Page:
H&M/Lanvin fever descended in London last week with a ferocity not seen since grown women flattened one another at the opening of the Primark store in Oxford Street three years ago.
Queuing round the block and 10-minute-only supermarket sweep-style buying restrictions led to tactical group manoeuvres that saw certain flushed and triumphant souls emerging with bags and bags of the stuff in tow, presumably destined to be sold on eBay for many times the price that was originally paid. No one could want that much Lanvin for H&M, even in their dreams, and a T-shirt illustrated by designer Alber Elbaz that sold out in a matter of hours is, at the time of writing, on sale to "buy it now" for the princely sum of £999, which seems to prove the point. It remains to be seen if anyone will be desperate enough to fork out that amount for it.
More importantly, at least some discerning consumers out there must be wondering: is it even remotely chic – or even strictly seemly – to behave in this way? And, yes, that is a rhetorical question. It almost goes without saying that times have changed since Virginia Woolf deemed shopping one of the only ways for the modern woman to establish order – and indeed control – in her life, but there is still at least a certain sense of sisterhood in a day's leisurely retail therapy, or even just window-shopping with friends. Spend, spend, spending might not be on the agenda, but that doesn't stop us wondering.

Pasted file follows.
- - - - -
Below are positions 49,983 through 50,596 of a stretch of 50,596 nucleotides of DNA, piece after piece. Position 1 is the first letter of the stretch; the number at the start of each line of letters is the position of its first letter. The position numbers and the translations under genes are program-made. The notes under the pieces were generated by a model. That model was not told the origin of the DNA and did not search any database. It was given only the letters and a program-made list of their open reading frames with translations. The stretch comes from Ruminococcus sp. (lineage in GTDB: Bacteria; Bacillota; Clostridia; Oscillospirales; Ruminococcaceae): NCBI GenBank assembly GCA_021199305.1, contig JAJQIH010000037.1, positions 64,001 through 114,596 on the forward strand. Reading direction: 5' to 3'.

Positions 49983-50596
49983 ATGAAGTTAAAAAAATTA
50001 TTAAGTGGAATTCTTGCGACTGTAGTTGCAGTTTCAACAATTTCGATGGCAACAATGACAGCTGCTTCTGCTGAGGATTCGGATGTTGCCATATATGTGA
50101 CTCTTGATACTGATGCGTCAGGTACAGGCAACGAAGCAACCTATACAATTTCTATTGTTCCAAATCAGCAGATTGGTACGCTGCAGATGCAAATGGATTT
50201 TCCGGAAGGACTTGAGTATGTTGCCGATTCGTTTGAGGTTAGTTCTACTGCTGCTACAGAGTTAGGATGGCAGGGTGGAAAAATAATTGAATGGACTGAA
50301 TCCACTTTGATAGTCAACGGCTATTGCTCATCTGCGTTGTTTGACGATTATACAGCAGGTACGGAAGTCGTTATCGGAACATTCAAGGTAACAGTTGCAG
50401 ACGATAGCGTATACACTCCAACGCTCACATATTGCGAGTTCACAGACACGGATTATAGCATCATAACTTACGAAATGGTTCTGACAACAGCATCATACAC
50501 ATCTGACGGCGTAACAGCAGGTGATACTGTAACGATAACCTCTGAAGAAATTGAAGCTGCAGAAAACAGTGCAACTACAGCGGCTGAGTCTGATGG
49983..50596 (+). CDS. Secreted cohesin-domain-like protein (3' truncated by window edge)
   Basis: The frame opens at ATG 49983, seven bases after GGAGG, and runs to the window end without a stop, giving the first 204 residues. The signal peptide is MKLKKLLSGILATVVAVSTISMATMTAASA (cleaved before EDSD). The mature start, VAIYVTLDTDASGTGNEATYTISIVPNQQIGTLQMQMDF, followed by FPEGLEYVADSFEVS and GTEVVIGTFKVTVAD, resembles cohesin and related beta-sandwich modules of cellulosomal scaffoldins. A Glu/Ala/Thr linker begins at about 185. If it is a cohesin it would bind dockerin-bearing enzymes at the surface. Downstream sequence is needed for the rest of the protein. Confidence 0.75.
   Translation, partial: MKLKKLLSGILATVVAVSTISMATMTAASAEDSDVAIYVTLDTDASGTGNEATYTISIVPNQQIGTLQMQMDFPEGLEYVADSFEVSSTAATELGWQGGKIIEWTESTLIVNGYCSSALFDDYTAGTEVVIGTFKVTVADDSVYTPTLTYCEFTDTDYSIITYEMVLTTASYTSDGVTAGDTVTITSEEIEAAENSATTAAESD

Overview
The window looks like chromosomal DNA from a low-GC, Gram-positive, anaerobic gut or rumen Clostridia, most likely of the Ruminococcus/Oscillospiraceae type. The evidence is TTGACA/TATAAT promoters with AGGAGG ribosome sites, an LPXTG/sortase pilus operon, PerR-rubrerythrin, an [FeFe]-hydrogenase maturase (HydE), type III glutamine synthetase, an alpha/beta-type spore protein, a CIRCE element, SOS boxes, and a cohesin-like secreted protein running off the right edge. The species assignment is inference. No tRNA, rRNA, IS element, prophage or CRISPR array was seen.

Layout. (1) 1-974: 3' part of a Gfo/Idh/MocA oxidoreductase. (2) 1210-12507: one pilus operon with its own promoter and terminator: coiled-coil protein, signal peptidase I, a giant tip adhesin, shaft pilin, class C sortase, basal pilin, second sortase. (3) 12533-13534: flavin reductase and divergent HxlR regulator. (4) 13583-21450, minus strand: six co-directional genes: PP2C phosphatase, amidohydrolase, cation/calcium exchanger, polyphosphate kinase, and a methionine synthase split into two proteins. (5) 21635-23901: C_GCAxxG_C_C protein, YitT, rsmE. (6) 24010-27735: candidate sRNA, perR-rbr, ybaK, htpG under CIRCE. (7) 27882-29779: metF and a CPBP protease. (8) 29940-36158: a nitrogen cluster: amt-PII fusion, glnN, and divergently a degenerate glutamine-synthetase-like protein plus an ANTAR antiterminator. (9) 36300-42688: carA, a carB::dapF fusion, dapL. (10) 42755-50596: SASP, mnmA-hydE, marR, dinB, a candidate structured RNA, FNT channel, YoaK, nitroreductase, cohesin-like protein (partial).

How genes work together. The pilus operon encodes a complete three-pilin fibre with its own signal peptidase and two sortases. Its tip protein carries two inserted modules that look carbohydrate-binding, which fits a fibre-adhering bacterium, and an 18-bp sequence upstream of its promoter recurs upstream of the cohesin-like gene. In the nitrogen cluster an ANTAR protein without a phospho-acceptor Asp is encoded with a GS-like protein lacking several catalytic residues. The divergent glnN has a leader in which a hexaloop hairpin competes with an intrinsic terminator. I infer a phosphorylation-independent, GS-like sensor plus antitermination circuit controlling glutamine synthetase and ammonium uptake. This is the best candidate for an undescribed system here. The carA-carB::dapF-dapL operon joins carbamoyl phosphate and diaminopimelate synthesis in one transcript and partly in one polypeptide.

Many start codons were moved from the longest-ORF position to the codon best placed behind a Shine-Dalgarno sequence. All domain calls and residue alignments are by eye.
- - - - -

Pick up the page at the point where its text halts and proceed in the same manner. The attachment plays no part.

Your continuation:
Whatever, there's not much orderly or, even less so, sisterly about the rampant consumerism on display where this, the latest of any number of designer/high street collaborations that continue to proliferate, was concerned. And with this in mind, although the fashion follower might feel happy with her purchase – and that is just how it should be – she might also be aware that it is the brains behind such marketing phenomena that are controlling the situation here. And isn't fashion – and shopping, too – meant to be fun? Elbows this sharp certainly don't do it for me.